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Welcome to All Movie Talk! In this audio podcast, Samuel Stoddard and Stephen Keller talk about old and new movies, famous directors, historical film movements, movie trivia, and more.

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"Babel" Not Half As Good As It Thinks It Is

Babel is the latest film in the "vaguely interconnected stories about people that have one broad theme" style that's become so popular in Hollywood lately. I admit to being predisposed to liking this sort of story, but Babel left me generally cold. While it was well made, it felt emotionally hollow for some reason, and it didn't resonate with me the way it was clearly intended to. Still, it has a good amount of hype and is a potential contender for some Academy Award nominations. So what's all the fuss about?

Directed by Alejandro González Iñárritu, who also directed the similar Amores Perros (2000) and 21 Grams (2003), Babel is a series of four stories that all vaguely center around the accidental shooting of an American tourist, played by Cate Blanchett, vacationing in Morocco. As her husband (Brad Pitt) tries to get her medical attention, we also follow the family of goat-herders who are responsible for the accidental shooting, the Mexican housekeeper who is charged with watching the couple's children, and a deaf girl in Japan who feels alone and isolated from her peers (the connection of the last thread to the other three stories is so minor and revealed so late it feels largely like an afterthought).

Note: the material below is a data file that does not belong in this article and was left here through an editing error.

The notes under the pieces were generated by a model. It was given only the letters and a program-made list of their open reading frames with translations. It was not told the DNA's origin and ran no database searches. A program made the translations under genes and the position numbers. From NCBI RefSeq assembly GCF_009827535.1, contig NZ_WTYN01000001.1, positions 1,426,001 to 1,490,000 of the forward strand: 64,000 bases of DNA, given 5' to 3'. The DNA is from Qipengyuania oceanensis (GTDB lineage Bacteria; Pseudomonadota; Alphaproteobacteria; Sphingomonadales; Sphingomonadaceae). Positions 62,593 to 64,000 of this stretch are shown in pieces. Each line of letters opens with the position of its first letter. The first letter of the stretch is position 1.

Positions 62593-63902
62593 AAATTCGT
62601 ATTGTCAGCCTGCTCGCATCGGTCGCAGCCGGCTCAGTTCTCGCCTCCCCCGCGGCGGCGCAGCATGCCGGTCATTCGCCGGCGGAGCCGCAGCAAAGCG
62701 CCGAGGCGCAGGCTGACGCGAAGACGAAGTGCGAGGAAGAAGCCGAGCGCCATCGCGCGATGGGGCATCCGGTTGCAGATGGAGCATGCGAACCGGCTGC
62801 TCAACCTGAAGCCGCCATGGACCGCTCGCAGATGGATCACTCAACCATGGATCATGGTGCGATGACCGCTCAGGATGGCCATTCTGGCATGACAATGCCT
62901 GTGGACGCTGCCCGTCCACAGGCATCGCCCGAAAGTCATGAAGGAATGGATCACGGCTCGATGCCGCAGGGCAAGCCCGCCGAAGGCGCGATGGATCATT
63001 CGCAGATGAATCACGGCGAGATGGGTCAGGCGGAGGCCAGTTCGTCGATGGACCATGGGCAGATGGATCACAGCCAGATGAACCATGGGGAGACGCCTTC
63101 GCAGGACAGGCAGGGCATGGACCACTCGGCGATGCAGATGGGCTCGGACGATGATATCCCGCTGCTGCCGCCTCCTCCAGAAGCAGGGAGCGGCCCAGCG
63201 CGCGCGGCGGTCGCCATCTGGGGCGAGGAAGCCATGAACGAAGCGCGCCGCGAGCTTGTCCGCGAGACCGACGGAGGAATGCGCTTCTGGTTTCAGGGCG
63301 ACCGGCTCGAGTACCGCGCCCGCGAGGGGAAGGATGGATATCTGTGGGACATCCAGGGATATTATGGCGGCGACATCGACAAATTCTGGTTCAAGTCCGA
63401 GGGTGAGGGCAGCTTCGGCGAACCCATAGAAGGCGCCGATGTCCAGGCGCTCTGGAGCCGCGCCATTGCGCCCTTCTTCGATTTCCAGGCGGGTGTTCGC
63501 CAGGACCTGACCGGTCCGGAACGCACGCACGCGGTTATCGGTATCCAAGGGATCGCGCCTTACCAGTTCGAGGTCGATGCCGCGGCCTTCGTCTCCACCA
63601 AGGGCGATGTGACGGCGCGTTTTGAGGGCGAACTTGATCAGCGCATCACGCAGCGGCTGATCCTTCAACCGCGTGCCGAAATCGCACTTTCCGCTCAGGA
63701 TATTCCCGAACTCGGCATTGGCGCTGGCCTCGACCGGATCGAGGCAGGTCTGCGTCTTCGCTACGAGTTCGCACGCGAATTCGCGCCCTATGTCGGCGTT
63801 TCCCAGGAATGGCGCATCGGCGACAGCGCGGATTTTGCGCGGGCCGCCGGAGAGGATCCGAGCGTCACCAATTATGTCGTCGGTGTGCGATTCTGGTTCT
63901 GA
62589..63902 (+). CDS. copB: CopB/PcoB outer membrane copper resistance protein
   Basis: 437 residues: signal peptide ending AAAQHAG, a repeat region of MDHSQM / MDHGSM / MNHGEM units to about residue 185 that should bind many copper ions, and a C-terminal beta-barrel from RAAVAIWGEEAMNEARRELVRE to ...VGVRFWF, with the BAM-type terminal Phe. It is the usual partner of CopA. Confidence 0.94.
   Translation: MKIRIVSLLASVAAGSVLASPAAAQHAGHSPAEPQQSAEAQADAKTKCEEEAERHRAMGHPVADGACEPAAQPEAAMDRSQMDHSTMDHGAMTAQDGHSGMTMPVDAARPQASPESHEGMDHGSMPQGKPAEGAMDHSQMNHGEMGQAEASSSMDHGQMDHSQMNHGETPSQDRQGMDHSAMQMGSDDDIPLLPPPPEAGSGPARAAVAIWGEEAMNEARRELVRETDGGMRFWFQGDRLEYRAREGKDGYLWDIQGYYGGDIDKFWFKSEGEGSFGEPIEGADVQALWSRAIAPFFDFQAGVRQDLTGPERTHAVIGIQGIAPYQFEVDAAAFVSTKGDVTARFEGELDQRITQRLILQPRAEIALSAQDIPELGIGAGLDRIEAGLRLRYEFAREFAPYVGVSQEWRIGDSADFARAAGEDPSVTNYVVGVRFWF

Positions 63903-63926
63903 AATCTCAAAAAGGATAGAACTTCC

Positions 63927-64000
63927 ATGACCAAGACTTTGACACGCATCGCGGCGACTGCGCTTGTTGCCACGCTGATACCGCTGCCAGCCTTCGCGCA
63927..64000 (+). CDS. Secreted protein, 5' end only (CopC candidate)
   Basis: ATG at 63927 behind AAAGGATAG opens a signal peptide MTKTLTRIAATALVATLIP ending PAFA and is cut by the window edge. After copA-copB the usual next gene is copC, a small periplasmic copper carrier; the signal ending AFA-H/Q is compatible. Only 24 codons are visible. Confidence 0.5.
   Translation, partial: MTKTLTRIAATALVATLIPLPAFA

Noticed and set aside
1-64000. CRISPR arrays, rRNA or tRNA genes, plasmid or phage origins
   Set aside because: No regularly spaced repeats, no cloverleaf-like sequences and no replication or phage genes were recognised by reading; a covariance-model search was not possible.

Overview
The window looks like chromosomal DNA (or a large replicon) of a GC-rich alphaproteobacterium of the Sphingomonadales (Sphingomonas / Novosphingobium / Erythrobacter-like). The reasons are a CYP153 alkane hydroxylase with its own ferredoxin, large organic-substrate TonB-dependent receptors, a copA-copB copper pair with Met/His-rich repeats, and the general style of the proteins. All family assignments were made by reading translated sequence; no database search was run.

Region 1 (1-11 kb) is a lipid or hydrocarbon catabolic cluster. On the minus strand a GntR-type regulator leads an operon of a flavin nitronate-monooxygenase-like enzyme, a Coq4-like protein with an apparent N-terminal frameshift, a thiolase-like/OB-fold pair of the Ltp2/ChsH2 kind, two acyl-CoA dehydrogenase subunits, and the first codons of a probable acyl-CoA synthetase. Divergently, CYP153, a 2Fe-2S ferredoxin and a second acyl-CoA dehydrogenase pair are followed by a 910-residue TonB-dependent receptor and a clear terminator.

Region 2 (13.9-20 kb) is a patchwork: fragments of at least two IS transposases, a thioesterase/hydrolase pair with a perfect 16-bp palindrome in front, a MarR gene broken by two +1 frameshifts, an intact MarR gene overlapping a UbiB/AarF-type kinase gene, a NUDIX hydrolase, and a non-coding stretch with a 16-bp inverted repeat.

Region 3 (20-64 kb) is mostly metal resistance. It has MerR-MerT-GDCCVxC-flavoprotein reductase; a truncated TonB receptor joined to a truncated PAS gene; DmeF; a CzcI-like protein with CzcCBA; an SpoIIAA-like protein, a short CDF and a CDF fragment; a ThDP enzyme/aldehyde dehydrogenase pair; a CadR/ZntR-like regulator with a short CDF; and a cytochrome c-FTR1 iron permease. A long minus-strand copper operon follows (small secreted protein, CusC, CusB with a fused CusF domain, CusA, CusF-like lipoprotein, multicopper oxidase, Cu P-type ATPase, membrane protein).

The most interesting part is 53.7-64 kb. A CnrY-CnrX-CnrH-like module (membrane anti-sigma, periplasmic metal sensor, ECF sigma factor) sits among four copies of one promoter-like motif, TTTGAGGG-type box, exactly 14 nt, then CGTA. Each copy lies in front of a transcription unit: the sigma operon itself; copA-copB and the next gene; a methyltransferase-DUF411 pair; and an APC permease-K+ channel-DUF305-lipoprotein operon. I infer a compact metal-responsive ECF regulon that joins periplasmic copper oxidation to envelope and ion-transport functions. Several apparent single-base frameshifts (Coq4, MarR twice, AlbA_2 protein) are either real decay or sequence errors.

Each of the stories allegedly are about communication (or at least cultural differences) but in two or three of them this theme seems very forced. After watching the movie and thinking about it, reading reviews and the like, I'm still not sure I get the point of the movie. People who felt that last year's Crash was too heavy-handed will be more comfortable here, but I'm afraid the movie's point is so subtle that it's easy to completely miss it.

Any one of the stories could have made a very interesting movie on its own, but compressed as they are and shoehorned into the film's non-linear chronology, each feels too abrupt. Far too many events seem as though they've happened because the filmmakers had to get from Point A to Point B, and in a hurry. The film runs 2 hours and 20 minutes and it just isn't enough to tell the sort of involved stories that Iñárritu and his collaborator, screenwriter Guillermo Arriaga, want to tell.

Some parts do work well, especially a scene in the Japanese storyline where the deaf girl follows some friends into a club. Iñárritu does an obvious thing and turns off the soundtrack for about half of the sequence, so we alternate between the pounding house music and total silence. I say it's an obvious trick, because it is, but one that is surprisingly effective. Several of the individual scenes in the film are equally great. The way Iñárritu captures specific moods and tones is commendable. The performances by the movie's big Hollywood stars are not quite that commendable, but a few by lesser-known actors are pretty sensational, especially the housekeeper played by Adriana Barraza.

But at the end I'm not sure it adds up to anything. I'm open to the idea that I just missed the point, but I'm trying really hard to find one. It is the sort of movie that I can imagine is very effective if it reaches you, but for me it didn't.

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